Sir, – Fintan O'Toole's article "Ireland would not be viable without 10 big US corporations" (Opinion & Analysis, January 15th) ominously paints a more divided economy than is real. But there are indeed differences in Ireland's policy approach to indigenous and foreign-owned employers.
Of course we value the taxes we earn from foreign direct investors and their contribution reflects decades of Ireland’s strategic incentivising of the foreign-owned sector. Our economy is, however, about more than just tax collection; our home-grown businesses employ more than twice the combined numbers working in the aggregate of foreign direct investors and the public sector.
These jobs, typically provided by Ireland’s family-owned employers, sustain community lives and livelihoods in the circular economy of every constituency. Indeed, economist John FitzGerald has shown that when we strip out foreign direct investment earnings that get repatriated to offshore owners, our indigenous employers have produced four times greater value for Ireland than foreign direct investors.
And, lest anyone think we’re a nation of small local businesses bereft of such major brands as the two which Fintan O’Toole observed on his visit to Denmark, Ireland’s greatest entrepreneurs have produced some of the biggest businesses in the world. A Dane visiting here might equally be minded of such global household names as Ryanair, Smurfit Kappa, Kerry Group and Paddy Power. Or other perhaps less famous but no less impressive firms such as Portwest, Fexco and Dawn among the hundreds of Ireland’s homegrown employers who do us proud both at home and abroad.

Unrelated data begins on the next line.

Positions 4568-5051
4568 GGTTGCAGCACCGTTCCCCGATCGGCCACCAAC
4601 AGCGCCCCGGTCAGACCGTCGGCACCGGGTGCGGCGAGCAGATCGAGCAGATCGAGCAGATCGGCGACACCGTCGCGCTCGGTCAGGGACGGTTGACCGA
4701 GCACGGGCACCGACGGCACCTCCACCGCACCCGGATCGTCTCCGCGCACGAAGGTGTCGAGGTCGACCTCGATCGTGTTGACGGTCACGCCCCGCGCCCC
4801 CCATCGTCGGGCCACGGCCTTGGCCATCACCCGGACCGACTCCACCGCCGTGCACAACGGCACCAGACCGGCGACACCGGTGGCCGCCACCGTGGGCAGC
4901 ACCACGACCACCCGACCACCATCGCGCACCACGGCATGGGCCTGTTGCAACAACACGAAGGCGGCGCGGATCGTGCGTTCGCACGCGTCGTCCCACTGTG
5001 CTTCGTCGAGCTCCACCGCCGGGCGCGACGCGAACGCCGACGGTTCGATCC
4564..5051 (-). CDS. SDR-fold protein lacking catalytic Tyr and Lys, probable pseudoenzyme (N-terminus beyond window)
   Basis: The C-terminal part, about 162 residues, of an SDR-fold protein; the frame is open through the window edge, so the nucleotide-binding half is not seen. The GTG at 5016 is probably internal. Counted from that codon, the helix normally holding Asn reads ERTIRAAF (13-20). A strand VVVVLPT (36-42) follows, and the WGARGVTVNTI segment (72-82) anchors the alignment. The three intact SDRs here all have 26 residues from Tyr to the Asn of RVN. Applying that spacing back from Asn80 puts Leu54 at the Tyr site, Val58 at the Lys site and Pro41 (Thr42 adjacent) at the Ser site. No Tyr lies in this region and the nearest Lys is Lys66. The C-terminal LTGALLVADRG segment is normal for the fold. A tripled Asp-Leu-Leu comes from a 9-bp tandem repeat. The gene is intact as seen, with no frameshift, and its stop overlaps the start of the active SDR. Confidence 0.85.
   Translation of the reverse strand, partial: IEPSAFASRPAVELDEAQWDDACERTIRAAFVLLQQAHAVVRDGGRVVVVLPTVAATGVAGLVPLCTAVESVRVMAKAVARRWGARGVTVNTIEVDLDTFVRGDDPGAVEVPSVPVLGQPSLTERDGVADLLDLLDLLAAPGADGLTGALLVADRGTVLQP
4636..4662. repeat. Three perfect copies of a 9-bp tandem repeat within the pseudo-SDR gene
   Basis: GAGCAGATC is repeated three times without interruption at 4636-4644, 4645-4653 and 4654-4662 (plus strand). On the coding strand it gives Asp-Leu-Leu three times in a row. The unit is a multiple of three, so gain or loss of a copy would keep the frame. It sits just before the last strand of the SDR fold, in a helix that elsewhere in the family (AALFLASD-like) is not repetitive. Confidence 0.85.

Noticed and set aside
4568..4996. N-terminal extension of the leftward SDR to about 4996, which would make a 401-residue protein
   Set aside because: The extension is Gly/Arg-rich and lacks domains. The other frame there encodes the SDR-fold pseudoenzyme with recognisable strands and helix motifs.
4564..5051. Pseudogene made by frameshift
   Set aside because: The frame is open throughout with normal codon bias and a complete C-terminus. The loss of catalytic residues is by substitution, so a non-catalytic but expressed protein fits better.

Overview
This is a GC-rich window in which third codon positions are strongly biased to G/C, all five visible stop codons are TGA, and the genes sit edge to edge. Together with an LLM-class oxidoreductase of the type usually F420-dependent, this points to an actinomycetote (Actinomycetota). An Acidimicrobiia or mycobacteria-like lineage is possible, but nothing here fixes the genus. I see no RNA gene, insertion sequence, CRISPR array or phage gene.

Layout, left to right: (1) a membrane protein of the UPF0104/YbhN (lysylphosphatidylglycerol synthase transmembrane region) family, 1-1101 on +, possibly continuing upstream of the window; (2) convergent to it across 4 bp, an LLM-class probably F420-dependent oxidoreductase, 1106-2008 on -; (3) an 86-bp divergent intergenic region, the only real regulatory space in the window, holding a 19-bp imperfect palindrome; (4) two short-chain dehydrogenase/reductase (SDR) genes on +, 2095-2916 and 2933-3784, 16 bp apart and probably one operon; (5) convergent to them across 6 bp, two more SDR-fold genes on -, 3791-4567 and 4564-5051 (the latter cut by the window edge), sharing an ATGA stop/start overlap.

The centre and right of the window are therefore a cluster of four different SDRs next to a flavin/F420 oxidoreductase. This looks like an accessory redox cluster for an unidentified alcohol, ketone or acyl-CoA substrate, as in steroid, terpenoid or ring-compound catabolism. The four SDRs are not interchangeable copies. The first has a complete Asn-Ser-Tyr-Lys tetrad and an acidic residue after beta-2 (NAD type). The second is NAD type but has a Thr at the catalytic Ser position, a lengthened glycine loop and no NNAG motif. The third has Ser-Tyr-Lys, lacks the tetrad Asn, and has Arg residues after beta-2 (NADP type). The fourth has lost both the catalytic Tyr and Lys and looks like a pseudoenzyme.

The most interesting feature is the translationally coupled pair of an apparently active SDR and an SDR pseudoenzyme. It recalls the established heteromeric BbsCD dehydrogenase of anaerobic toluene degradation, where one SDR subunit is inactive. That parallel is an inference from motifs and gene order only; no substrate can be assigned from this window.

We have countless unsung local family business heroes – many owned by the same family for generations – all of whom hire local, buy local, invest local and vote local.
Other countries use their laws and tax systems to keep their family firms investing and transitioning intact into the future. We should too.
Focusing substantial dedicated resources on the foreign direct investment sector has been a highly effective national strategy. Now it’s time to implement the recommendations of numerous agencies and place our indigenous businesses at the centre of Ireland’s industrial and enterprise policy. We should prudently be using tax windfalls from our foreign direct investment sector to maximise our competitiveness at home and abroad. We should invest in the facilitation of Ireland’s indigenous entrepreneurs and in the education of their successors. We should join the dots of regional planning and incentive policies to encourage reinvestment and longevity in our home-grown employers. And we should maximise the opportunities for indigenous firms to grow symbiotically alongside our foreign direct investors.
As Fintan O’Toole suggests, our foreign direct investors may come and go. But our indigenous employers are here for good. – Yours, etc,
The Family Business